Our book today is Anne Boleyn by Norah Lofts, written in 1974 when our author was the ripe old age of 75. But before all you Norah Lofts fans go shuffling to the bookshelf, rest assured that I’m not mixing up the title of Lofts’ great 1963 Anne Boleyn novel The Concubine; I’m referring instead to the honest-to-gosh biography she wrote about Henry VIII’s divisive second wife. Lofts, who won the National Book Award, wrote a handful of nonfiction works in the spare minutes left over from writing her dozens and dozens of novels – which might not sound like much in an age where Philippa Gregory, Alison Weir, and Carolly Erickson, to name just three best-sellers, often switch from one genre to another, but Lofts was something a trailblazer in the cross-market move. Like her later literary heirs, she often found herself in a position where the extensive research she’d done for her historical novels was just sitting there, ready to be otherwise employed.
In this case, she returns to the raw material from which she fashioned The Concubine, and she brings to that material exactly the same novelist’s sensibilities that made virtually all of her books so popular. The resulting biography is far more impressionistic than is currently in vogue – it would be a very sloppy researcher indeed who would ever use Lofts’ Anne Boleyn as any kind of reference material, despite all the fact-checking work that went into it. But right alongside that impressionistic novelist’s flair, informing it, is the distillation of a lifetime’s deep reading, often revealed in offhand comments that never fail to provoke a smile – as when she tells us, “‘The Devil can quote Scripture for his purpose,’ as Shakespeare, who knew everything, said.”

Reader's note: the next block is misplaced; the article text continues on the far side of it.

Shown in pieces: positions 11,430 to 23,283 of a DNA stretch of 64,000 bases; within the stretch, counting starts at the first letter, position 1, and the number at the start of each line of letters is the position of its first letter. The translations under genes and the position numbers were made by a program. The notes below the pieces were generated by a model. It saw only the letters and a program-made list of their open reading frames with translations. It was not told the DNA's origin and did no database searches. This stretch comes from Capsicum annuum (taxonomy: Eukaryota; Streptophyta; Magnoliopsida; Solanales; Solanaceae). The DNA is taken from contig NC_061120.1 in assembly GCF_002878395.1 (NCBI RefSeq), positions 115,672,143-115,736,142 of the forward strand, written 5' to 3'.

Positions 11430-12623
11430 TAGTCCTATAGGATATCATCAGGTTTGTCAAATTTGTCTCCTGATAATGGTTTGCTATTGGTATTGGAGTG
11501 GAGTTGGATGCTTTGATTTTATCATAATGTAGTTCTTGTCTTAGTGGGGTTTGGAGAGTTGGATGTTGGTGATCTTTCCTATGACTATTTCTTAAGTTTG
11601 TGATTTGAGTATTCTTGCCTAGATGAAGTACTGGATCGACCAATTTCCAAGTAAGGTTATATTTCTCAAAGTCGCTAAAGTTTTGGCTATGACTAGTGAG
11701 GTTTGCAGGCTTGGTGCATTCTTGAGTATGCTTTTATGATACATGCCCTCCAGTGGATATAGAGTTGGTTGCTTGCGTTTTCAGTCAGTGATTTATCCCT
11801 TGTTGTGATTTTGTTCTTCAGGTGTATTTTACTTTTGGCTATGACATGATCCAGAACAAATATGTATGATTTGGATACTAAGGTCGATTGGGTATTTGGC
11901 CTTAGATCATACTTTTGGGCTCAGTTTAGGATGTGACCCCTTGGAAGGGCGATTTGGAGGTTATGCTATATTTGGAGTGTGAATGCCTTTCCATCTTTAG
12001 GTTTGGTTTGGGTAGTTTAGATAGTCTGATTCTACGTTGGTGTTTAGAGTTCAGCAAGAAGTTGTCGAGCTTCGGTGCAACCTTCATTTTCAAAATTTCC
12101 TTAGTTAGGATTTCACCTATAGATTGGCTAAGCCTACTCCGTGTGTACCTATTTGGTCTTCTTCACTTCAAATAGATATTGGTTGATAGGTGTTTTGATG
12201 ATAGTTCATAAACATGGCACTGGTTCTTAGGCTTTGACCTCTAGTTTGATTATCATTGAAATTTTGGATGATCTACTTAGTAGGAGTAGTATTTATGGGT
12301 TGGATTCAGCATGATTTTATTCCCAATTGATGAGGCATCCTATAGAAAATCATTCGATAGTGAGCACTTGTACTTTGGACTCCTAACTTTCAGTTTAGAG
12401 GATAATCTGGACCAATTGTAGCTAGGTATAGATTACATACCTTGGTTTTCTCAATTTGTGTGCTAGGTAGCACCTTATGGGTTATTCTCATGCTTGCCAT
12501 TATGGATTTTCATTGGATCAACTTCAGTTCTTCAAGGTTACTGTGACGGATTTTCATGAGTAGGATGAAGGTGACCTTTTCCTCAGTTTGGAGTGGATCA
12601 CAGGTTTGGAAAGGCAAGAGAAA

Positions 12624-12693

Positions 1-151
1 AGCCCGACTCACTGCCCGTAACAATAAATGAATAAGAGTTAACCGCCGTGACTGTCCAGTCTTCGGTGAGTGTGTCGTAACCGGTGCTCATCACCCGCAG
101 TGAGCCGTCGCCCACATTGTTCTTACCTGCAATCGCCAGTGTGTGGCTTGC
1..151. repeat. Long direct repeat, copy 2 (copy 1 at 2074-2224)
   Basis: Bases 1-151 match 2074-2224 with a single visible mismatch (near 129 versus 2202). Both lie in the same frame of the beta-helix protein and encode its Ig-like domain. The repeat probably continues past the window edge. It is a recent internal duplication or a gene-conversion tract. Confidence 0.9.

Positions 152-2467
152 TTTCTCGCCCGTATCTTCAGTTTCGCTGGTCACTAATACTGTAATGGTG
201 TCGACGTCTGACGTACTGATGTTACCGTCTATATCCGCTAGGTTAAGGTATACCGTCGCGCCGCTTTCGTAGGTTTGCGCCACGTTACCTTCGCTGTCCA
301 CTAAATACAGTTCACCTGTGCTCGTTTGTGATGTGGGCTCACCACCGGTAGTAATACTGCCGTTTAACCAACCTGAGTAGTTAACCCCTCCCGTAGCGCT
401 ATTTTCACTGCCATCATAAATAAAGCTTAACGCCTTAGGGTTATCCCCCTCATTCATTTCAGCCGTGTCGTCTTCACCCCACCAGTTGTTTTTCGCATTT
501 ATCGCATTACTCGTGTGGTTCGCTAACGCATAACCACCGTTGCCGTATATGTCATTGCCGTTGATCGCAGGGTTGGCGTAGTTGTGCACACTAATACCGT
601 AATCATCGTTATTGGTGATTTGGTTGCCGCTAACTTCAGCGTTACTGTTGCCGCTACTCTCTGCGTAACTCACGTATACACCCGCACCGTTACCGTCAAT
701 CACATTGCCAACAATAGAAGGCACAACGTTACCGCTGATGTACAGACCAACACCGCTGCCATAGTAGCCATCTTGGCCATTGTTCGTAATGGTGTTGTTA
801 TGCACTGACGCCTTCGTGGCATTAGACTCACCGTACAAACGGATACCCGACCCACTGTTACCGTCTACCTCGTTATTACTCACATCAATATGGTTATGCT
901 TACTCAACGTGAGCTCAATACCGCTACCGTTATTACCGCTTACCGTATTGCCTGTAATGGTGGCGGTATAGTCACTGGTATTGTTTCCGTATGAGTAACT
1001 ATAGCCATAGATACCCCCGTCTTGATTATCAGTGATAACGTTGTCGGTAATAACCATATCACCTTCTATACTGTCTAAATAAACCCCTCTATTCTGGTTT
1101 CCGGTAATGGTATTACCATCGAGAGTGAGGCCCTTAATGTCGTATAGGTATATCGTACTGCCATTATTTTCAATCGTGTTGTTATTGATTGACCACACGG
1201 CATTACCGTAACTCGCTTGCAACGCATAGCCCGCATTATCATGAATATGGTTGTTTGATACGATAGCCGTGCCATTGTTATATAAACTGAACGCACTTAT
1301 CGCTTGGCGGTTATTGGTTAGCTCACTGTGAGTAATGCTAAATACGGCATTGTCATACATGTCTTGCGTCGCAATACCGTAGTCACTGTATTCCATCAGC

She takes us through all the familiar stages of the King’s Great Matter, always with an eye for the well-set scene, and always trying to inject some common sense analysis into her retellings: